The Art of Keeping On

 How we spend our days is of course, how we spend our lives Annie Dillard

img_2025Unfortunately, when we were born we did not come with an instructional manual on how to live our lives.  We are all individuals with unique traits and circumstances.  As we go through our days there can be a lot of trial and error. There are some principles though, that will serve all of us, especially in this crazy digital age.

As a creative type, I keep an arsenal of motivational reading nearby.  The creative practice not often respected by our culture so I need all the cheerleading I can get.  Thus keep goingsaid I was more than excited when Austin Kleon released his third book Keep Going about 10 days ago.  I even preordered a copy, unusual for me.  The tag line of the book is “10 ways to stay Creative in God Times and Bad.”  If you’re sighing right now and saying “Too bad I’m not creative,” think again.  We are all creative beings. With few exceptions, we all have opposable thumbs.  That means we can make, cook, write, etc.  If you have kids – that’s the ultimate creation.  If the word ART trips you up, just insert the word LIFE or HUMAN.

Like Austin’s other books, Steal Like an Artist (on unlocking your creativity), and Show Your Work (on how to become known), this is a small affordable manual ($9 on Amazon).  It’s an easy, read full of his entertaining graphics, photographs, and words of keep going 3wisdom as well as some of his kids’ artwork.  It’s divided into 10 chapters, shown below.

I have come to some of the same realizations as Kleon himself but it is so validating to see them in print.  If you are in need of a reference in how to live and stay creative, or know someone that does, this is a good one. Worth a read, worth a place on your shelf!

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Images from the book Keep Going, by Austin Kleon

 

The Art of Play

“Play is the only way the highest intelligence of humankind can unfold.” -Joseph Chilton Pearce

easels-372847_1920When I was a child I would sit down with a set of crayons and draw without much intention other than just being in the moment with my colors and paper.  Painting was even better.  There was nothing like afternoons in school where the math and reading were put aside for time standing at the easel with giant paper and pots of tempera paint.  I remember painting with big fat brushes with long handles pictures of skies, big suns, houses, horses- the usual subjects for a little girl.  The paintings I made were often brought home and gifted. There was not a lot of attachment to the pieces as there were always more paintings and drawings to come.

At some grade in school, the easels were put away and we were subtlety given the message that art was not important and academics were.  Art was play, nothing to be taken too seriously.  Good grades, college, and a career were.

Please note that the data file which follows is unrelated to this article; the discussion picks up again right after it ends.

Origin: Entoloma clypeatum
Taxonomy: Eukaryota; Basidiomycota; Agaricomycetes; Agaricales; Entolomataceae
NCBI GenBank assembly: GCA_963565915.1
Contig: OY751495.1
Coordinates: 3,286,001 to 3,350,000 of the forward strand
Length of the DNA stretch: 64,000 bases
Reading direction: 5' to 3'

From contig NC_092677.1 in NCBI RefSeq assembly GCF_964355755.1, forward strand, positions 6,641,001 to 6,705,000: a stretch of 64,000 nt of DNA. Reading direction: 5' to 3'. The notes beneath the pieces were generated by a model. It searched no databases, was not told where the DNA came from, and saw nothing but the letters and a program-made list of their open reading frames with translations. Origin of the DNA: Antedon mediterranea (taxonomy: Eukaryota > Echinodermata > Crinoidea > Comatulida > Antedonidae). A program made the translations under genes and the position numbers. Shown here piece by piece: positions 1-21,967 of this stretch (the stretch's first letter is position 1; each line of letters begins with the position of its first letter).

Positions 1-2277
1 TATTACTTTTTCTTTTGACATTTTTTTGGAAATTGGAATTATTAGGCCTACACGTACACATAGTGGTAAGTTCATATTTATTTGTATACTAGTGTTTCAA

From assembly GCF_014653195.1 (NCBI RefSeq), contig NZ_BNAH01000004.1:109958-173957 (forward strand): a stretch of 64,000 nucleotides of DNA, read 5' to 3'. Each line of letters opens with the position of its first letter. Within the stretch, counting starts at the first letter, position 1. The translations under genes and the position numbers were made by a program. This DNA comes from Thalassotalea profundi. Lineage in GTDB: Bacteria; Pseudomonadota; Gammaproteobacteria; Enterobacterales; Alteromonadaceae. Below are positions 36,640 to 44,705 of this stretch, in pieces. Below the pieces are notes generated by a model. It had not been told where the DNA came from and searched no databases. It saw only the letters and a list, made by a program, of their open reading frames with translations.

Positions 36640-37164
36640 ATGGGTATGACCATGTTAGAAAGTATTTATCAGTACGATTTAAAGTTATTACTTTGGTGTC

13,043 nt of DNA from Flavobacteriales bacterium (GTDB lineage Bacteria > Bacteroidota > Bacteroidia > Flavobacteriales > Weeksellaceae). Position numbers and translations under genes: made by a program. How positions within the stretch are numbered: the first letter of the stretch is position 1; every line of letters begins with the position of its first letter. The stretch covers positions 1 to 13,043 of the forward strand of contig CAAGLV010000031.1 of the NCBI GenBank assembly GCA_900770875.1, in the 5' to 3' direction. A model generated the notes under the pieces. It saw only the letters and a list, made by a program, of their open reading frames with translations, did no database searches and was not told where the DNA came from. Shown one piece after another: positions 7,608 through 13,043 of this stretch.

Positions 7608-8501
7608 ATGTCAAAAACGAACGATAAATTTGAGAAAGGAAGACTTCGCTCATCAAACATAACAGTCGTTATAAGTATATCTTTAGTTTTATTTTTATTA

Continue reading “The Art of Play”

Lessons from an Orchid

May the beauty of your day, take your breath away  – unknown

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I’m in sort of a lull in a creative sense.  My energies are spread elsewhere now that my husband is recovering from knee surgery.  This period draws parallels to an experience I had with dormancy and reblooming…

It was a gift, an orchid plant for my desk at the end of my last school year before retirement. Six blooms of royal magenta, tinged with highlights of yellow cascaded down like the contour of a woman’s haughty hip.  It was one of those grocery store variety orchids, nothing too out of the ordinary except for the color of the flowers.  They positively glowed like a stained glass window in the light.

I absorbed the beauty of these blooms every day for weeks until each slowly shriveled, dried and dropped.  I sadly removed their spent forms one by one.  What was left were several deep green ovate leathery leaves and the tall, now naked flower stem in a plain clay pot.

“I just throw them away” a friend commented on my bloomless orchid.  But I could not, the only crime of this plant needing rest after a grand performance. I remember my father saying that he got his orchids to bloom again.  After enjoying such a spectacular show, I felt it a crime to sentence this plant to death in the compost pile.

I left the orchid on my bedroom window sill, watered it, and waited.  Over a year passed and I realized that it probably needed special nutrients to bloom.  I purchased some spray fertilizer just for orchids.  In a few more months, I had a stalk full of orchid flowers to enjoy again.  It is now in its third bloom.

This experience got me to thinking how we humans too need to be nurtured in life to bloom and then given periods of rest.  This reminds me not to give up in dry times, be patient and to get the self-care I need to be creative.  The compost pile of life awaits soon enough!

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